Ways to save: Chili can definitely be prepared off-site so that your only costs are keeping everything warm.

    27. Burger Truck

    You won't miss with a burger truck, even if it's just simple fare.

    What you'll need: 

    • Grill for grilling burgers and toasting buns ($1,000)
    • Refrigerator for storing food and drinks ($1,300 - $1,800)

    Ways to save: You don't have to offer fries or other handheld options. Specialize in serving the juiciest, most delicious burgers around.

    28. Fried Shrimp Truck

    Definitely different, definitely delicious!

    What you'll need: 

    • Deep fryer for frying shrimp ($1,800)
    • Refrigerator for storing shrimp, sides and drinks ($1,300 - $1,800)

    Ways to save: Buy in bulk and keep your shrimp frozen until it's time to fry up some oceany goodness.

    29. Poke Bowl & Sushi Truck

    Alternative cuisine that packs a punch of flavor.

    What you'll need: 

    • Refrigerators for keeping all premade food temperature safe ($1,800)

    Ways to save: Everything can be prepared off-site and kept refrigerated until point-of-sale. This is a super simple way to serve delicious food without high operational costs.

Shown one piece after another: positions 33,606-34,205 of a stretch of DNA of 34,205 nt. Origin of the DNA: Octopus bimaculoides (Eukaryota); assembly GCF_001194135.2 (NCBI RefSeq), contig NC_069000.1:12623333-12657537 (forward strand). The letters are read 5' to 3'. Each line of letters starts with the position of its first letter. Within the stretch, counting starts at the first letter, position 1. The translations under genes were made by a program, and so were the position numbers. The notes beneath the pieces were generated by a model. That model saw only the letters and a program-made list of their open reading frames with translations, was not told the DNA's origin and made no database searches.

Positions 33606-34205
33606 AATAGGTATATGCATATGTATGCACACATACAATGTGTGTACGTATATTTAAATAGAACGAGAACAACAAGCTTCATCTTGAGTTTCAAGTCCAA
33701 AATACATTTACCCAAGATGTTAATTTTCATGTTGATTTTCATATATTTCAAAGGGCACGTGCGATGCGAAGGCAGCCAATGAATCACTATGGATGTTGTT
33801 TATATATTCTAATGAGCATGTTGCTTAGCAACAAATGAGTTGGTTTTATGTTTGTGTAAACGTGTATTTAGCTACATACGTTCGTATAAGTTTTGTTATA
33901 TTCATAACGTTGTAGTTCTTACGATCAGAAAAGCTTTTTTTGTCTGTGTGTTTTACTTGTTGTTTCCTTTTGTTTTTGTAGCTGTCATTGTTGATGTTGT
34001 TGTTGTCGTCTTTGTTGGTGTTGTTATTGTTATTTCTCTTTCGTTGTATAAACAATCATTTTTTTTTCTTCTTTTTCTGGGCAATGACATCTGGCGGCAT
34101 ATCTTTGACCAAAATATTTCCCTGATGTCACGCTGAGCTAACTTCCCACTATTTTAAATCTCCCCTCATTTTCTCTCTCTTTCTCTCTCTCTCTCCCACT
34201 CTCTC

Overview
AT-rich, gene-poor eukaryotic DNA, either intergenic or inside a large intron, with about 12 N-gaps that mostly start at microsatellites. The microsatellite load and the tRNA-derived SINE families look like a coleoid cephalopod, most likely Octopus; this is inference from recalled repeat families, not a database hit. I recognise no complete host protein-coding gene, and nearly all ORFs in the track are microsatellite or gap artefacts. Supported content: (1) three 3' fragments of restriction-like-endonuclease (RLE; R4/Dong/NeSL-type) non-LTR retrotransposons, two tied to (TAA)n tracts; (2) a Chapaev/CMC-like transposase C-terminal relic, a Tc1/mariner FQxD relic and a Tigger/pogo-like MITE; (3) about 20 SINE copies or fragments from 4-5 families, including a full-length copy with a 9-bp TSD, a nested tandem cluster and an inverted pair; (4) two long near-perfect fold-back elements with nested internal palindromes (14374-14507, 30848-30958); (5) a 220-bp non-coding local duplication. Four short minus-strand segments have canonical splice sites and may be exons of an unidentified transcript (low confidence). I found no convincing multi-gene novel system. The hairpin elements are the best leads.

30. Funnel Cake Truck

    Some might say we saved the best for last…and they might just be right. Funnel cakes are an outdoor tradition and they're pretty hard to beat.

    What you'll need: 

    • Deep fryer for frying funnel cakes ($1,800)
    • Refrigerator for storing batter, toppings and sauces ($1,300 - $1,800)
    • Small freezer for ice cream as a topping ($1,200)

    Ways to save: Mix up your batter in advance using second-hand equipment and always remember to keep things as simple as possible to increase your speed.

    What Is the Most Profitable Type of Food Truck?

    What do you think? Why, it's BURGERS, of course! Burgers may not be revolutionary, but there are few eats in this world that can compare to the satisfying bite of a freshly grilled burger. That said, specializing in veggie or vegan "burgers" can be extremely profitable, especially in urban centers where food selection, dietary requirements and preferences are more diverse.

    Still though…crepes…with a high profit margin might be a surefire way to earn a comfortable living. Regardless of what you choose, be sure to do some research to determine what local residents are most likely to gravitate towards.

    Get Your Food Truck Ideas Rolling with Bizee

    Once you're finished tossing around various food truck ideas and planning creative food truck businesses to start, you'll need to incorporate in order to begin serving customers and turning a profit.

    Bizee makes launching your food truck simple, and you can get your plans rolling today for as little as $0 + state fee. Ready to get cooking? Check out our Start a Business Checklist today!

    Want to Know All The Steps to Start Your Biz?

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    Chad Ruppert

    Chad Ruppert

    Chad is a freelance writer and former project manager focused on presenting information on SaaS, technology and business formation.